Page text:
This time, I was able to synchronize the shutter timing by changing the buffer to one image and specifying the shooting mode as explained in the next section.

    Shooting Mode, FPS and FoV


    The IMX219 can shoot at a maximum of 90FPS, but this can cause the FoV of the image to become small. This time I was aiming to shoot at a minimum of 16 FPS and a maximum of 64 FPS, but in still photography using opencv, it was difficult to match the shutter timing without using a mode with a smaller FoV.
    In this case, I shot in Mode 6 at 1280x720, but the image is cropped for the sensor size, so the image is closer to telephoto.
    For more information on IMX219 shooting modes, FPS, and FoV, please refer to this page.



  • Making the main board

    AIRPOCKET@rastaman vibration05/19/2022 at 06:30 0 comments

    Now that we are able to detect the shutter movement, which had been a pending project, we have started fabrication of the main board.

    It has a DC-DC converter, a photo sensor for shutter detection, DIP switches for inputting shooting conditions, and pins for connecting to the Raspberry Pi.
    When we checked the operation, we found that the Raspberry Pi was reset due to lack of power when continuous shooting was performed. As a countermeasure, we changed the DC-DC converter from the LM1117 3V3 version board (top photo) to the MP1584 version board (bottom photo).


  • Detection of shutter movement

    AIRPOCKET@rastaman vibration05/07/2022 at 14:32 0 comments

    Now that the circuit for detecting shutter movement using a photo reflector has been established, we will test whether it is possible to detect the actual shutter opening and closing movement.

    After examining the areas inside the camera where shutter operation could be detected, it appears that the movement of the film feed claw can be detected. However, the claw itself moves right next to the lens, so it would collide with the image sensor.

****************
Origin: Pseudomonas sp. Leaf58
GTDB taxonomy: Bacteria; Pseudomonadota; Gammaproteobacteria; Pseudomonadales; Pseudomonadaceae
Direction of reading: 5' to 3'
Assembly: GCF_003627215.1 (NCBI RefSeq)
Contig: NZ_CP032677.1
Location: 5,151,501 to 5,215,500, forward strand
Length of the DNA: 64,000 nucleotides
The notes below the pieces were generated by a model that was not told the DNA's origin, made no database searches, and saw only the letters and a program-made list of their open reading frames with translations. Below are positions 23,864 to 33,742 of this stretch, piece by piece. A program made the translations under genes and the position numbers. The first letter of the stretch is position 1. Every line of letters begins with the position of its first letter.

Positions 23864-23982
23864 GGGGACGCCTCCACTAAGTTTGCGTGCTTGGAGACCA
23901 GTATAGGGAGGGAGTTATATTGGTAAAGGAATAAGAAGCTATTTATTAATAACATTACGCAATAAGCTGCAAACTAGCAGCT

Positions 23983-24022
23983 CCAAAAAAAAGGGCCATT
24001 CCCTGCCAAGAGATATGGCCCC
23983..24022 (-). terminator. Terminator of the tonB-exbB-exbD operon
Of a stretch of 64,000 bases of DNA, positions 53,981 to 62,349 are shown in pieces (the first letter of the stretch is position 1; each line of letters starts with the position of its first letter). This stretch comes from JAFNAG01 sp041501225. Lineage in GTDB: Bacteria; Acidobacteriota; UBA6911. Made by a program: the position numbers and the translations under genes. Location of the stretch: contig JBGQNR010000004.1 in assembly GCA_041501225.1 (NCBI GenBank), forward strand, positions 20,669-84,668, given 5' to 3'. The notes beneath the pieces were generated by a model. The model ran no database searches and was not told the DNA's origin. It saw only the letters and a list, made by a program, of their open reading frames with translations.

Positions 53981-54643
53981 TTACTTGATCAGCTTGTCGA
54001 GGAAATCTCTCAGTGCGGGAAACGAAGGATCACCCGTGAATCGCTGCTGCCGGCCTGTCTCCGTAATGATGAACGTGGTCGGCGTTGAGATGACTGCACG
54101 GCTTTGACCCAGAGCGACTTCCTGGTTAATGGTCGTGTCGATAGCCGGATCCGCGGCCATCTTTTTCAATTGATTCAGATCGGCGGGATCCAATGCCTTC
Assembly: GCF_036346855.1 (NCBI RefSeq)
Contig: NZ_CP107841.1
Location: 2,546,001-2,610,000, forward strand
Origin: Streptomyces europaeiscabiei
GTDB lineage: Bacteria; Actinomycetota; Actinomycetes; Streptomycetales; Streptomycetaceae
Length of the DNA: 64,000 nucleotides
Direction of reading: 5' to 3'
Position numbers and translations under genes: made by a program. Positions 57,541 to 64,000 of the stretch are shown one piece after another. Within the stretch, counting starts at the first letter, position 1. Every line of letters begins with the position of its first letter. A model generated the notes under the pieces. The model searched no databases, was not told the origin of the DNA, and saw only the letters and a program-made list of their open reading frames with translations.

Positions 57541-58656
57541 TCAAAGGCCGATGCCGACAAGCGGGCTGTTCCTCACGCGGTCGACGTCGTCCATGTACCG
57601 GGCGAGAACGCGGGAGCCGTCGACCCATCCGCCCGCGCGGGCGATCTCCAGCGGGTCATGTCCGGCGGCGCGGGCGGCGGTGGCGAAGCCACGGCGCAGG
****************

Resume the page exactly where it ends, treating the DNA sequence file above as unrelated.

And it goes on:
Although we wanted to avoid touching the camera body as much as possible, we decided that we had to touch this part, so we cut off the claws.
    The following video shows the claws on the film feed component cut off and the reflector attached where the claws used to be.

    As a reflective material, aluminum tape was used, which reflects the IR light of the photo reflector well. In this video, the camera is running at the FPS 16 setting.

    When the photo reflector was temporarily mounted in front of the reflective material to check its operation, the LED for the indicator flickered quickly. Although it is currently impossible to determine if there is any capture, it appears that shutter movement can be detected in this way.

  • IDLE TALK

    AIRPOCKET@rastaman vibration04/28/2022 at 09:06 0 comments

    This is the first time I have touched an 8mm film camera, but when I touched it, I was pleasantly surprised by its presence and texture, such as its weight and fast-moving shutter, more than I expected. It is an anachronistic spring-driven mechanism, but because of that, it is also robust enough to work even now, more than 70 years after its manufacture.

    When I was doing some research, I found an advertisement of the watch on sale, so I ended up buying it.

     "When you choose a Filmo, you choose a movie camera made with the high skill of Bell & Howell craftsmen who have built Hollywood"s preferred professional equipment for 41 years. Only Filmos can offer you this priceless heitage."

  • Change image sensor to IMX219

    AIRPOCKET@rastaman vibration04/27/2022 at 08:32 0 comments